and DOOR NUMBER ONE
Mosaic Theatre Company
at Blue Rider Theater
The Mosaic Theatre Company would have been hard-pressed to find two more jarringly dissimilar plays: Escurial is a violent, iconoclastic, hyperstylized play by Belgian symbolist Michel de Ghelderode, and Door Number One is a loosely structured, casually acted comedy sketch by Alicia Burns. But though they’re at opposite ends of the stylistic spectrum, the two works do have a common agenda: they examine woman’s place in a male-dominated society. And while the evening as a whole proved shaky, Mosaic did demonstrate two unusual and admirable qualities: first, the courage to tackle a difficult and seldom-produced script–and what could be more difficult to stage than symbolist drama?–and second, an unqualified endorsement of a lesbian-feminist agenda for the theater.
Of the two, Door Number One proved more successful. This breakneck-paced miniplay takes place in the waiting room of a hospital, where Tom (Robin Malcolm MacDuffie) and Celia (Diana Slickman) await news of Rebecca (Madelyn Spidle), who has been attacked and is currently in surgery. Rebecca is Tom’s sister and Celia’s lover–and therein lies the heart of the conflict. Tom feels overwhelmingly threatened by Celia and Rebecca’s relationship. Though he tries to offer some support to Celia, it is clear that he cannot bring himself to accept the legitimacy of her emotions: he is the one in pain, and Celia’s presence somehow cheapens his trauma. “I don’t want to share Rebecca,” he soliloquizes as the play opens. The result is that Tom patronizes Celia–talks to her like a child, repeats insincere, greeting-card consolations, and withholds from her the “really bad news.”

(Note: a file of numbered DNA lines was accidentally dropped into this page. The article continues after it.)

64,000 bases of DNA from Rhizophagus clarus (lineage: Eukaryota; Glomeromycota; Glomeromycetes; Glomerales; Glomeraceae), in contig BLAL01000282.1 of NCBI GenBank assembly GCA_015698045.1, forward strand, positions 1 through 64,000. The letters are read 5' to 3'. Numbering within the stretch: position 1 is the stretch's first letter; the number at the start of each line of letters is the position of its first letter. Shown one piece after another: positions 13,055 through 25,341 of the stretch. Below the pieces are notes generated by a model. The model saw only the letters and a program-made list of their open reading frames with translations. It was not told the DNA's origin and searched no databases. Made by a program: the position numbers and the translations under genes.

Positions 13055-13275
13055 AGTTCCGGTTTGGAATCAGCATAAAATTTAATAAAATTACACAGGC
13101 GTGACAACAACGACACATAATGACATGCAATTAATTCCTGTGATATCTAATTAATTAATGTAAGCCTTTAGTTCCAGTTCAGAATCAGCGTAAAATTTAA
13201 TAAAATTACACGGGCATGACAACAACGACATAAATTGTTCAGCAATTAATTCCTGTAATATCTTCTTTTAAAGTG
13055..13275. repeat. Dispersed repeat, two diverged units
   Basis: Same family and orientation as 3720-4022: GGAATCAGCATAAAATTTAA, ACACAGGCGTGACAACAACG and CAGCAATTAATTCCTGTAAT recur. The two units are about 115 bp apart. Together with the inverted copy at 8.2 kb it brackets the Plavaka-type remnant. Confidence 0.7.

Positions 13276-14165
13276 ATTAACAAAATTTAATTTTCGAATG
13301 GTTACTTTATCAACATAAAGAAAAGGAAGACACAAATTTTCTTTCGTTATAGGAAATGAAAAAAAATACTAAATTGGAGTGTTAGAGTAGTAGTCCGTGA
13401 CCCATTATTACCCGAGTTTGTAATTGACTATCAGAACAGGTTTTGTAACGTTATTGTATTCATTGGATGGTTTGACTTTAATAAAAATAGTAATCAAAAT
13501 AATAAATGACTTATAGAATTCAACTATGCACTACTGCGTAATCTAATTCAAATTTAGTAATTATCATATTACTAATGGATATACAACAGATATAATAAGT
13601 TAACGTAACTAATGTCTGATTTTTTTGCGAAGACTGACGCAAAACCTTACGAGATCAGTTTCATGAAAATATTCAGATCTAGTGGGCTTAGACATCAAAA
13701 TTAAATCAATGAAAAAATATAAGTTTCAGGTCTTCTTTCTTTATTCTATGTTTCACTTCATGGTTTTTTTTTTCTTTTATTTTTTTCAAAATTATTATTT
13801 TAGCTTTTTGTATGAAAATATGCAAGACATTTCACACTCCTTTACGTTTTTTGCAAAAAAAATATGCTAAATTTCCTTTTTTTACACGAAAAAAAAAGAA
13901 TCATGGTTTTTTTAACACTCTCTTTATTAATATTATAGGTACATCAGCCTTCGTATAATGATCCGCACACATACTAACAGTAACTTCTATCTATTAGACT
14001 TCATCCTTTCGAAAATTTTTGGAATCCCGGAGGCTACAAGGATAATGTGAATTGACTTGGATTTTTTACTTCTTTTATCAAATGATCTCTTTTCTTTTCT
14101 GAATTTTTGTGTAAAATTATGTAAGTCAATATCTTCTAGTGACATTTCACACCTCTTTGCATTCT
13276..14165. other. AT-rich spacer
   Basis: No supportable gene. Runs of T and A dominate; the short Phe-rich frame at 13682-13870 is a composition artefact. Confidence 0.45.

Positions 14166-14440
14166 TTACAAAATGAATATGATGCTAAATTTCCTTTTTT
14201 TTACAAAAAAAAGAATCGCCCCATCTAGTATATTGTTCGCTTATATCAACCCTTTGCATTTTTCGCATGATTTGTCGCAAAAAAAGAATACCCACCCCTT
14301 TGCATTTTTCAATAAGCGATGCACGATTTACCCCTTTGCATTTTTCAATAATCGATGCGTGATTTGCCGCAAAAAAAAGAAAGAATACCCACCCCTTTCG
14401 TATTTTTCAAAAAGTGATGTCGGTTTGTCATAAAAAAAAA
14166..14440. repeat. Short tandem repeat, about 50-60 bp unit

But Celia single-mindedly pursues the truth about her lover’s condition. Doing her best not to plunge some sharp object into Tom’s chest, she tries continually to flag down a quick-moving doctor (Emile Levisetti), who appears and disappears on the periphery of the action with frustrating regularity and nonchalance.